Jan. 14: Cold weather and ground conditions delayed the construction of Chamberlain’s new community center by two weeks.
Jan. 15: A $1.2 million addition to the Hanson School, the new Hanson Area Community Library, combined the school’s and city’s resources.
Maria Nightingale scored her 1,000th point in Kimball/White Lake’s 50-34 victory over Mount Vernon/Plankinton in a high school girls’ basketball game. Nightingale recorded 14 points, 10 rebounds and five steals in the win.
Jan. 16: Davison County commissioners approved $8,900 in upgrades to the jail’s camera system. The expenditure was a direct response to an attack on a corrections officer.
Jan. 17: Mitchell Aquatic Club’s Tevyn Waddell broke her own state record in the 100-meter backstroke with a time of 57.78 seconds over the weekend at the Midwest All-Stars swim meet in Lawrence, Kan. The previous record for her age group, set in November, was 57.81. Waddell finished second overall in the event.
Jan. 19: Former Mitchell resident and U.S. Army Chief Warrant Officer 4 Fred Ellwein prepared to command the Old Guard Fife and Drum Corps for President Barack Obama’s Inauguration Day.
Jan. 22: Mitchell police arrested 23-year-old Kristopher Wilson, of Lawrence, Kan., for rape of a person incapable of giving consent. Wilson, a Dakota Wesleyan University student, allegedly had sex with an adult female who was highly intoxicated and unconscious at the time.
Mitchell Technical Institute’s enrollment for the spring 2013 semester set an all-time record for the school, with 1,115, surpassing the previous record of 1,108 set in fall 2010.
Jan. 23: Laurie Cournoyer, 29, of Wagner, pleaded guilty to two counts of possession of methamphetamine and one count of keeping a place for the use or sale of controlled substances. She pleaded no contest to one count of failing to report the death of a child. She and Taylor Cournoyer, 21, were both arrested after 2-year-old Rielee Lovell was found dead July 4 at the couple’s home in a Wagner tribal housing project after being in their care. The death allegedly went unreported for nearly two days.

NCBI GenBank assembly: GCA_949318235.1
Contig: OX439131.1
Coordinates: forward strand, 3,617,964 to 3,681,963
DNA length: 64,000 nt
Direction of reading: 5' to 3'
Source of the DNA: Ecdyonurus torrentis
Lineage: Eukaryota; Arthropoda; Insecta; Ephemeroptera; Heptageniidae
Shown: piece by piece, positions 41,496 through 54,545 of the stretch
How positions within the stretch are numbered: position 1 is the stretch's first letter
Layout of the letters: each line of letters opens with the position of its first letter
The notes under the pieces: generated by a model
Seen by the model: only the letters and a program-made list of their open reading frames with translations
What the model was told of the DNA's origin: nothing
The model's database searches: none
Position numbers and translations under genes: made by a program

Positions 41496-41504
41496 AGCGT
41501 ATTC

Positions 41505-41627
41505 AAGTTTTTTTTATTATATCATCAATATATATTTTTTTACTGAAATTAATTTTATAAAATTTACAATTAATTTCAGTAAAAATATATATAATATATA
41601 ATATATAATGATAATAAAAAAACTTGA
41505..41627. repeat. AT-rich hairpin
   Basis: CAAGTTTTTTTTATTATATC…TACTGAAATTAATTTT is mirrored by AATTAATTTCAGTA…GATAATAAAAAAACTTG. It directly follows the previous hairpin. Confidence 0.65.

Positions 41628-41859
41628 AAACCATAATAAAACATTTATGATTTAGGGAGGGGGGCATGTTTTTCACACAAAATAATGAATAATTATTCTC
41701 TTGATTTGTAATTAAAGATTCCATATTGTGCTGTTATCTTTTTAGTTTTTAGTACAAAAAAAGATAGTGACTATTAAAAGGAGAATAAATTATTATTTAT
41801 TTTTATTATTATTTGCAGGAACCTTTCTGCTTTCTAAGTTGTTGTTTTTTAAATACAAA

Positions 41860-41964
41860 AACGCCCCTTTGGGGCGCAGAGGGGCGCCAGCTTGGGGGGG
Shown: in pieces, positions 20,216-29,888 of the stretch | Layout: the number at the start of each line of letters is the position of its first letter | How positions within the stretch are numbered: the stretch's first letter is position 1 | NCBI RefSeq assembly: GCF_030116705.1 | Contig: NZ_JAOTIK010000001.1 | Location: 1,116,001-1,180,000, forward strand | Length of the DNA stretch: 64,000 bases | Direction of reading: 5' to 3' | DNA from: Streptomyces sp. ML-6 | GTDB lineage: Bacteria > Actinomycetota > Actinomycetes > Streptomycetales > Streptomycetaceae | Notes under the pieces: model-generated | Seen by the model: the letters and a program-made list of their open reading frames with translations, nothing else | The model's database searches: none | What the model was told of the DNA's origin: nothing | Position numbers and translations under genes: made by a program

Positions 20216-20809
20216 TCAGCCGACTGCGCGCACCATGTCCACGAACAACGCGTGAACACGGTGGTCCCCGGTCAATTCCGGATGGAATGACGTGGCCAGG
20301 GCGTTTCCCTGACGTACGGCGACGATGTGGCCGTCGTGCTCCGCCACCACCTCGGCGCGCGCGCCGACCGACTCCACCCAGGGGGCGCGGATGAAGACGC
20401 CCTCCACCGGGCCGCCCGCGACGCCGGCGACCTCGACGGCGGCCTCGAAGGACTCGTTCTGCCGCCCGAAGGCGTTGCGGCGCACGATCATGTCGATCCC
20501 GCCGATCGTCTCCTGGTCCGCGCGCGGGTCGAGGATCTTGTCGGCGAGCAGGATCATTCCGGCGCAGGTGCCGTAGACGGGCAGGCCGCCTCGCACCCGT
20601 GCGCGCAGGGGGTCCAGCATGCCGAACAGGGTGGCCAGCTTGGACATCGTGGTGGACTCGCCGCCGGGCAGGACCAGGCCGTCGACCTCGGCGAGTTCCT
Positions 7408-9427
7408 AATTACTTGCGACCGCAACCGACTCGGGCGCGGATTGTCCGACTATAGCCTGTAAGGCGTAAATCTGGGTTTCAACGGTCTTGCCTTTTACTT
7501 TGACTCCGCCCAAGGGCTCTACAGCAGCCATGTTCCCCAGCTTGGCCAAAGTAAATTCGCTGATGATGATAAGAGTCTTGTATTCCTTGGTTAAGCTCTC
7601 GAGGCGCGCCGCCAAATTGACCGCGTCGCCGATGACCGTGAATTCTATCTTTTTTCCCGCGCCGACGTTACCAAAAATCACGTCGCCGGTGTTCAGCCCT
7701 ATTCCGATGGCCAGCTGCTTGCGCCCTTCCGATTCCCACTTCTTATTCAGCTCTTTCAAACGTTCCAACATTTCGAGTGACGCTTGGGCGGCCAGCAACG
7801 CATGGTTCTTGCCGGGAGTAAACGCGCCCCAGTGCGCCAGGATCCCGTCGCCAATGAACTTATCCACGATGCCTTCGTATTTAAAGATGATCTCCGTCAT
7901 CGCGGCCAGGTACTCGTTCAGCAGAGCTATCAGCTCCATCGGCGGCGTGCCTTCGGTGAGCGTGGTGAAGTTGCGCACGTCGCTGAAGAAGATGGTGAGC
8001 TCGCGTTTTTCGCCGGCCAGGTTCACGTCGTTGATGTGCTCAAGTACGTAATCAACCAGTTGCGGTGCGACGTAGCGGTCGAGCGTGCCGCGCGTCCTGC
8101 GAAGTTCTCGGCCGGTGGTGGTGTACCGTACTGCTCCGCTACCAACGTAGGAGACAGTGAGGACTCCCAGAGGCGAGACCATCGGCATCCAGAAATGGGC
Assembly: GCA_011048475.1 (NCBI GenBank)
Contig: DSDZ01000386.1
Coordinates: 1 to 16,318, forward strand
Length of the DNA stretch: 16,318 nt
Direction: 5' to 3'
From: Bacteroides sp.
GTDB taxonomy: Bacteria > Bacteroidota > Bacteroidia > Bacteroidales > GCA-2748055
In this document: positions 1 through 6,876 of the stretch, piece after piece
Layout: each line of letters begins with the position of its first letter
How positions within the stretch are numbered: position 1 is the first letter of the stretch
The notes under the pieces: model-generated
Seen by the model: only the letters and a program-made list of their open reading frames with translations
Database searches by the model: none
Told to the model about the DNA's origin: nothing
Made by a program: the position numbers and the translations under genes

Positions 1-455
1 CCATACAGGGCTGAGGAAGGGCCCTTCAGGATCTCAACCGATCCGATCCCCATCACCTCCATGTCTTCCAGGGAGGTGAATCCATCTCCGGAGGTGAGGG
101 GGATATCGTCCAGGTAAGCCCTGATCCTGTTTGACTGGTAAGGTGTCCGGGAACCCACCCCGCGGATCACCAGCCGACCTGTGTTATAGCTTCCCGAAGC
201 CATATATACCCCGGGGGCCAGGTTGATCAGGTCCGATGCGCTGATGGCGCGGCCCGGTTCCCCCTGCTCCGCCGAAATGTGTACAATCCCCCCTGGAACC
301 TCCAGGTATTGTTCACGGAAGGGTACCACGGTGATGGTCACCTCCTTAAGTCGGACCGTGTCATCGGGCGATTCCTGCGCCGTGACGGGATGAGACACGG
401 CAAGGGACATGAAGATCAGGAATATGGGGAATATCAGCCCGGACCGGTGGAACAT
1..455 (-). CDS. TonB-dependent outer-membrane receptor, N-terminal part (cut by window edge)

Jan. 24: Jeremiah Hart, 23, of Huron, an inmate at the Davison County jail, was indicted on two alternate counts of aggravated assault against a law enforcement officer, a felony punishable by up to 25 years in prison and a $50,000 fine. The charges stemmed from a Jan. 1 incident in which Hart allegedly attacked James Dietz, a part-time corrections officer at the jail.
Jan. 25: A 2012 Brown University study judged South Dakota one of the least diverse places in the country, and Mitchell, Watertown and Aberdeen as three of the least diverse micropolitan (an area of 10,000 to 49,000 people) areas in the United States.
Jan. 26: Mitchell’s credit rating for the $13.9 million in bonds it was recently issued was upgraded to A+ by the Standard & Poor’s rating assessment.
Jan. 28: Hundreds of people braved frigid temperatures for a chance to buy books, furniture and other items once owned by three-time presidential candidate George McGovern, formerly of Mitchell, at an estate sale in Sioux Falls.
Jan. 29: Avera Queen of Peace Hospital donated the final $300,000 needed for Dakota Wesleyan University’s $11.5 million Corrigan Health Sciences Center.
Jan. 30: State prosecutors said Maricela Diaz’s tossed-out confession should be reinstated. Diaz is accused of killing 16-year-old Jasmine Guevara, of Mitchell, in November 2009.
The Peter Norbeck House in Geddes needed a new foundation, floors, windows, walls and shingles, for which The Charles Mix County Restoration Historical Society started raising money.
Jan. 31: A Turner County jury convicted Chris Miller, a 39-year-old from Scotland, of second-degree murder and aggravated assault in connection with the 2011 death of his four-month-old son, Jacob.